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How Tiny Bozeman, Montana, Became A Booming Tech Town

Fly fishing and skiing? You betcha. Culture and diversity? Not so much.

How Tiny Bozeman, Montana, Became A Booming Tech Town
Bozeman, Montana [Photo: via Google Maps]

San Jose, this is not.

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It’s a Friday afternoon, and Andrew Hull, the founder and president of marketing consulting firm Elixiter, is still hard at work in his Bozeman, Montana, office. But soon–insanely soon–he’ll be setting up camp with a troop of local Boy Scouts. When he finally ducks out of the office at 4 p.m., he, the scouts, and four other chaperones are at a trailhead within the hour, ready to backpack three miles. Camp is set before nightfall.

“You can get anywhere in Bozeman in 15 minutes,” says Hull, whose 40-employee company’s clients include Fitbit and Aetna. “Where Elixiter is, we have access to trailheads within 15 minutes. Skiing is 25 minutes.”

Bozeman (pop. 43,405) has long been a magnet for outdoor enthusiasts; count Hull, an avid cyclist, among those ranks. But the small city has also earned another reputation as a boomtown for entrepreneurs, many in high technology. Thanks in part to its natural amenities, the presence of a university, and an embrace of the digital economy, Bozeman is turning into a startup hub in the middle of nowhere.

The place is incomprehensibly scenic, even by Montana standards, situated in a spot where four mountain ranges decide enough is enough and relax into a fertile valley. Yellowstone National Park is a 90-minute drive. A River Runs Through It was filmed on the nearby Gallatin River, so trout fishing is a given.

Like many places in the state, the local economies were driven for years by tourism and agriculture. But unlike many, this city in the southwestern corner of Montana started to diversify its economy in the 1980s when photonics companies started to build lasers, and manufacturing and outdoor-gear firms also settled in. A conservationist might bump into a think-tank economist at one of the local breweries. Montana State University (MSU) provides both thousands of jobs and an annual batch of new employees.

Greg Gianforte

The real major transformation in the town’s economy began in 1997, when Greg Gianforte founded RightNow Technologies, a customer relationship management firm. Gianforte had previously started a company in New Jersey, and after selling that one to McAfee, he set his sights toward Bozeman to raise a family. “We had this idea that the internet removed geography as a constraint,” Gianforte says. “When we started, that was a theory; it wasn’t a fact.”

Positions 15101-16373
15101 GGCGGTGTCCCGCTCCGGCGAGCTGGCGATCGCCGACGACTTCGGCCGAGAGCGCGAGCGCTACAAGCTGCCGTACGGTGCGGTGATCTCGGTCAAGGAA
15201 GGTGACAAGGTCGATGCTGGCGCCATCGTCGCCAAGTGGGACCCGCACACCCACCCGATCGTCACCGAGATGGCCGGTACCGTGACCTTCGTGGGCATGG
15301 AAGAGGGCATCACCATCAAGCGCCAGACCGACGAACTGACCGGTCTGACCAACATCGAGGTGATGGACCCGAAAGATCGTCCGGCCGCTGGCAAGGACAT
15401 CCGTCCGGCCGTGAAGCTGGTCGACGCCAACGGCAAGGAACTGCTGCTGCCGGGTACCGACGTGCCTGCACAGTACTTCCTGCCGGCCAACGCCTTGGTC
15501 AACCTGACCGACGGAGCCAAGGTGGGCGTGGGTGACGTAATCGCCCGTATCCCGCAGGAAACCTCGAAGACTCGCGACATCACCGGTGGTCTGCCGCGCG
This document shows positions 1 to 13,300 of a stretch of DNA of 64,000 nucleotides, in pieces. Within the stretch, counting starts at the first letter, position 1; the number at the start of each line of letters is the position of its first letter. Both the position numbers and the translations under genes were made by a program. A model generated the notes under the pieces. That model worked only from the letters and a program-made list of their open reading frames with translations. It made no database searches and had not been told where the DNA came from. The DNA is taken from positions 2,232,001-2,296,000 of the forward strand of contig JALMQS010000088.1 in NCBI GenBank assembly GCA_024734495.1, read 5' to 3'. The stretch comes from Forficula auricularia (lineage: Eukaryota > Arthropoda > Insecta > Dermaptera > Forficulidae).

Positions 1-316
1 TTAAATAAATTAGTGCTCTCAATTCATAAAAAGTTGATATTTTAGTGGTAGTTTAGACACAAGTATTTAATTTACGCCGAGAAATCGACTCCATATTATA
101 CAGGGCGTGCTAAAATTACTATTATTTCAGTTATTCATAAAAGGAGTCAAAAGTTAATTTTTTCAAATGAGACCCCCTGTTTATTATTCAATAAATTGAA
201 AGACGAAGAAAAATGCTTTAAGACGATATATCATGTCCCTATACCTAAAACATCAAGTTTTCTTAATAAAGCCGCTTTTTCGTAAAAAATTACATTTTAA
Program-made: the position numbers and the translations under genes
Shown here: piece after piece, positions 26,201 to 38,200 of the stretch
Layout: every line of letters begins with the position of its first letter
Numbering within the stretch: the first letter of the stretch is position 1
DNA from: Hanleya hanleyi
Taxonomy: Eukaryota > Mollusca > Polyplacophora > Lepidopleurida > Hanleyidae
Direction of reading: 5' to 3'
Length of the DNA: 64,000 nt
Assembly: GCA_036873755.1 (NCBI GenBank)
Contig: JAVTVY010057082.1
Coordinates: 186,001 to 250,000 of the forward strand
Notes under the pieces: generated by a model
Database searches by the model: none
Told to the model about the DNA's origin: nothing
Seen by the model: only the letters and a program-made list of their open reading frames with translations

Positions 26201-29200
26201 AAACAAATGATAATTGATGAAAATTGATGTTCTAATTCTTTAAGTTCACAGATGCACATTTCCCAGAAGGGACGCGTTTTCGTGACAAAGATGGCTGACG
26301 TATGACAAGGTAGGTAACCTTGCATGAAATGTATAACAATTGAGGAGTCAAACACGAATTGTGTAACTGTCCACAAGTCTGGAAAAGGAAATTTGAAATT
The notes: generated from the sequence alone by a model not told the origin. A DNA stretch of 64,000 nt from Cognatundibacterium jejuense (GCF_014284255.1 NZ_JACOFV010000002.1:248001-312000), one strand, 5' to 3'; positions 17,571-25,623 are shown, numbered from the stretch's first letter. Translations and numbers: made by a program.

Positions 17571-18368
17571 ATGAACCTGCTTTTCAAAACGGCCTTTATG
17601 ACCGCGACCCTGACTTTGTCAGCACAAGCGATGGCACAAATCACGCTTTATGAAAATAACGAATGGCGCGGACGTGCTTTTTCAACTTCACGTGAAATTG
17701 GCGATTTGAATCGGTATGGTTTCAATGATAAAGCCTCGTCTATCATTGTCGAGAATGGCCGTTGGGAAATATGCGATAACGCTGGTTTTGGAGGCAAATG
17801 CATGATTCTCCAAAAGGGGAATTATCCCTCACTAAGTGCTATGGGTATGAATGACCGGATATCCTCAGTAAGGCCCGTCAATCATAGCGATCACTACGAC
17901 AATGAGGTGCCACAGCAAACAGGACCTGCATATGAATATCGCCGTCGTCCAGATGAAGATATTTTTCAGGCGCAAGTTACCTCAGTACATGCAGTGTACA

RightNow eventually grew to 1,100 employees, and Oracle bought it for $1.5 billion. Some 500 RightNow employees worked in Bozeman, and the Oracle acquisition seeded a new class of entrepreneurs. Gianforte founded a startup incubator and entered politics; the Republican is following an unsuccessful 2016 run for governor with a bid for the House of Representatives seat vacated by Secretary of the Interior Ryan Zinke. Sixteen other RightNow alumni have since started companies in Montana, many in Bozeman.

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In the five years since the Oracle deal closed, this wave of founders is reshaping the state economy. According to a University of Montana survey, the state’s high-tech sector in 2016 paid 14,500 employees a median wage of around $60,000. Both are sums a single West Coast company could top, but those are significant totals in a state with barely more than 1 million people where the median household income is about $50,000.

“One problem we’ve had is that, historically, graduates from Montana colleges have been told to leave the state,” says Christina Quick Henderson, executive director of the Montana High Tech Business Alliance. “With the growth of the industry, that’s no longer true.” Among the 25 least-populated states, Montana has topped the Kauffman Foundation’s rankings of startup activity for four years running. Indeed, the 138 members of Quick Henderson’s trade organization added more than 900 jobs in 2016, and nearly 1,000 are expected to be added to payrolls in 2017.

Odds are that those employees will remain in those jobs, too. Montana employers enjoy preposterously high retention rates compared with their counterparts in larger metros. “They don’t want to leave,” says Hull. “We have a 75% lifetime retention rate. That’s pretty crazy in the tech and marketing industry.”

[Photo: Flickr user Jesse Newland]
It’s not a phenomenon exclusive to Elixiter. The Kauffman Foundation recently studied the startup scenes in Bozeman and Missoula, home of the University of Montana, and found a similar result. “It’s a big contrast: People in Silicon Valley are always looking for better job opportunities . . .  [but] people in Montana are a lot more laid back,” says Yasuyuki Motoyama, the Kauffman Foundation’s former director of research, now incoming assistant professor at the University of Kansas. “They don’t constantly seek other opportunities or counteroffers. They are happy with the company where they are working.”